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Haemoptysis

by Jeremy Brown, PhD
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    00:00 The last subject of this lecture is haemoptysis, coughing of blood. Now minor haemoptysis as I discussed in the clinical history lecture is a common problem, and actually often irrelevant. However, it could be a warning sign of somebody who has a severe disease such as lung cancer and needs to be taken seriously when it happens for the first time.

    00:22 And common causes of this are lung cancer, lung infection, bronchiectasis, pulmonary emboli, and actually many patients we are not sure why they are coughing up blood.

    00:30 The point here is that patients who cough out blood and if they smoke they need a chest X ray and they'd either need a CT scan or bronchoscopy to absolutely make sure that there is no evidence of lung cancer. Major haemoptysis is a very serious problem. If you cough up 200mls of fresh blood in 24 hours that will put you at high risk of a life threatening problems.

    00:54 Either due to drowning in your own blood or because of loss of volume of blood. So what causes major haemoptysis? Largely, it's lung cancer or tracheal tumours, Bronchiectasis, Aspergillomas, And tuberculosis, there are a bunch of rarer causes, but they are very rare in general. As I've mentioned, the problem here is that the loss of blood can cause hypovolemic shock, but actually more problematic is the presence of a large amount of fluid in the airways can cause essentially drowning.

    01:28 How do we treat these patients? Well, straightforwardly - Clear and maintain an airway via suction, get rid of the blood in the upper airways as much as you can, so whatever oxygen you give the patient can get down into the lungs. High flow oxygen, you put in a large bore cannula, you take some blood including cross-matching and clotting, and you give the patient intravenous fluid replacement and then blood if necessary depending on how far the hemoglobin forms.

    01:55 You need to do some investigations to try and work out where the source of bleeding is, chest X ray initially, maybe a CT scan, a bronchoscopy, and potentially pulmonary invasive angiography to identify the bleeding source. An important point is that if you know which lung is bleeding then you position that down, you lie the patient, if it’s a right lung, you lay the patient on the right side, and that means that any blood that’s being produced stays in the right lung, and the good lung, the left, stays clear.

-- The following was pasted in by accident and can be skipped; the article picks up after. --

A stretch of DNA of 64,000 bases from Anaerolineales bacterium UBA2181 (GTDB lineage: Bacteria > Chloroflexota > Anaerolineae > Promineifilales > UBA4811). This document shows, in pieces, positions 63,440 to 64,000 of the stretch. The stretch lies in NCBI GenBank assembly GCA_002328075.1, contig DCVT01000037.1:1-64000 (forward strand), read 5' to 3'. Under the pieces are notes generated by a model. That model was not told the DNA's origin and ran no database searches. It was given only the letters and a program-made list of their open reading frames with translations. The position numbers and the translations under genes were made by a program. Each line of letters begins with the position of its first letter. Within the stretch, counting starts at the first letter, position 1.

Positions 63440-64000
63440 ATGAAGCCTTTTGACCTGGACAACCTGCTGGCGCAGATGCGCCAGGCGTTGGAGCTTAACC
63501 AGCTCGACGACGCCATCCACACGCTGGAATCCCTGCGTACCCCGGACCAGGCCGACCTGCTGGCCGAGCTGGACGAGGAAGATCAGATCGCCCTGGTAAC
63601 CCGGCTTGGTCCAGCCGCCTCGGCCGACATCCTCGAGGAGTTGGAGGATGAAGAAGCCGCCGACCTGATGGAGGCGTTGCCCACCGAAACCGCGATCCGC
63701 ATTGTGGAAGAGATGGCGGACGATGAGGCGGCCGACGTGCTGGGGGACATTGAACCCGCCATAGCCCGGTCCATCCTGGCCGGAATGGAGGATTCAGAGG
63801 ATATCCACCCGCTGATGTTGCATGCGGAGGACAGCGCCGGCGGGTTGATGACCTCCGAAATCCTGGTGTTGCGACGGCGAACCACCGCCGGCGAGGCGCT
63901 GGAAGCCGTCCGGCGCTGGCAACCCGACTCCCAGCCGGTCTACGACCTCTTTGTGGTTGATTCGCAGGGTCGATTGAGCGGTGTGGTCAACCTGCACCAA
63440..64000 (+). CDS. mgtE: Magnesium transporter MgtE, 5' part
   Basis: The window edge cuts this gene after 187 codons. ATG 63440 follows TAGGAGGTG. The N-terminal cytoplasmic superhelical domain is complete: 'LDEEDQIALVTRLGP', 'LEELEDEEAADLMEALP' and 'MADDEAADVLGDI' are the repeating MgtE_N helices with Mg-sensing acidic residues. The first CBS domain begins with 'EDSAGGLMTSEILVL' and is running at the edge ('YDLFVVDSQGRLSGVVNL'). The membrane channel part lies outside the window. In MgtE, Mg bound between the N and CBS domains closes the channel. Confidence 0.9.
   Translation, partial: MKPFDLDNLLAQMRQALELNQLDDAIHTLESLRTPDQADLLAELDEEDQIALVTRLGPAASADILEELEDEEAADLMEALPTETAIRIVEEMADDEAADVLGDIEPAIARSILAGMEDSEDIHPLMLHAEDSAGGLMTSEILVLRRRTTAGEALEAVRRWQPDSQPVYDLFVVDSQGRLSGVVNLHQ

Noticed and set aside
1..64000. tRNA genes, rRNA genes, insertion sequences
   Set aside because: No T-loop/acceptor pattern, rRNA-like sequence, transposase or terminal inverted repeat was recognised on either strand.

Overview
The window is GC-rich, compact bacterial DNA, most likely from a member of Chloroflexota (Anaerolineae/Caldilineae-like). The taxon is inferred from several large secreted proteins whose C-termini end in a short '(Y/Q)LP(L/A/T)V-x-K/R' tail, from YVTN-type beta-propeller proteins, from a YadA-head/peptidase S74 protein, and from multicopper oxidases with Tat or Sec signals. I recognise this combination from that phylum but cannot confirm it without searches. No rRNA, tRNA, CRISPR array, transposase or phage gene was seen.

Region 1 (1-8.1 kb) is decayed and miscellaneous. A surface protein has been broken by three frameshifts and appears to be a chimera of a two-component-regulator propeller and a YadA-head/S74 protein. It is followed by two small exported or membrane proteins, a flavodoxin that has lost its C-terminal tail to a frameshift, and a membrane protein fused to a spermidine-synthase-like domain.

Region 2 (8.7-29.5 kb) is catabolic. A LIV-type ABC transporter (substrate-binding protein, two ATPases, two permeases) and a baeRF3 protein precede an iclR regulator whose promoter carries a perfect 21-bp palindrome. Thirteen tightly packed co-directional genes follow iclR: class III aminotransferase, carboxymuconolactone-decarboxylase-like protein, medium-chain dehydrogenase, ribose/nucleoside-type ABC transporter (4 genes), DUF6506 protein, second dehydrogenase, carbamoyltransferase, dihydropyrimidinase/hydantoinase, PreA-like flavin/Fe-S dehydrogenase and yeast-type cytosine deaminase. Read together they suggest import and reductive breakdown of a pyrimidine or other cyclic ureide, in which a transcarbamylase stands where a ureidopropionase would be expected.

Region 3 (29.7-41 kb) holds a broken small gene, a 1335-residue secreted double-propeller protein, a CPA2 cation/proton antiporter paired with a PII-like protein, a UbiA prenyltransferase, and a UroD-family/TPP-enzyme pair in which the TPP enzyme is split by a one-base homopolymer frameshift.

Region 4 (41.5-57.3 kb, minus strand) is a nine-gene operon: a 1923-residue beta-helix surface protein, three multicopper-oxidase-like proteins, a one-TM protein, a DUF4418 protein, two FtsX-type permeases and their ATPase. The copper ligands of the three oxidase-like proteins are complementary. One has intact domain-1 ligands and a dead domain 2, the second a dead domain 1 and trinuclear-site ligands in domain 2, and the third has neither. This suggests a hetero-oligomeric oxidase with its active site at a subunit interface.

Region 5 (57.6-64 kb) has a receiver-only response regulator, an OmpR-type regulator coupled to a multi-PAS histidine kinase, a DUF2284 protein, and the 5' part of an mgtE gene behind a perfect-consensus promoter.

02:24 You have to know where the source of bleeding is to do that, but it’s an incredibly important way of preventing the good lung being affected by the bleeding. We use tranexamic acid to promote clotting, and if somebody does have a clotting disorder, then with high INR or low platelets then you might need to use vitamin K or platelets respectively. If the patient has severe and ongoing haemoptysis that is not settling with the initial therapies then you need to think about ways of stopping the bleeding, and there are two main ways of doing that. One is that you resect the piece of lung that is bleeding and that is a lifesaving surgical maneuver. However, to do that you need to know which bit's bleeding and you also need to know whether the patient can cope with their lung function being reduced afterwards by that resection so if you are taking out the right upper lobe, that will reduce the patient’s ability to breathe. And many of those patients have chronic lung disease, that makes that not possible to do because the resection will precipitate the respiratory failure. The alternative is arterial embolization. That’s an angiography procedure where you pass a thin catheter down into the bleeding vessel which is normally a bronchiole artery rather than a pulmonary artery, and embolize it by clogging it off with small coils and metal, and that clogs off that bleeding vessel, and slows down and stops the blood production from that bleeding vessel. And again, that could be a lifesaving procedure in patients presenting with major haemoptysis. So, to summarize the discussion of airways


    About the Lecture

    The lecture Haemoptysis by Jeremy Brown, PhD is from the course Airway Diseases.


    Included Quiz Questions

    1. More than 200 ml per 24 hours.
    2. More than 50 ml per 24 hours.
    3. More than 150 ml per 24 hours.
    4. More than 200 ml per 48 hours.
    5. More than 150 ml per 48 hours.
    1. ARDS.
    2. Pneumonia.
    3. Lung cancer.
    4. Pulmonary embolism.
    5. Bronchiectasis.

    Author of lecture Haemoptysis

     Jeremy Brown, PhD

    Jeremy Brown, PhD


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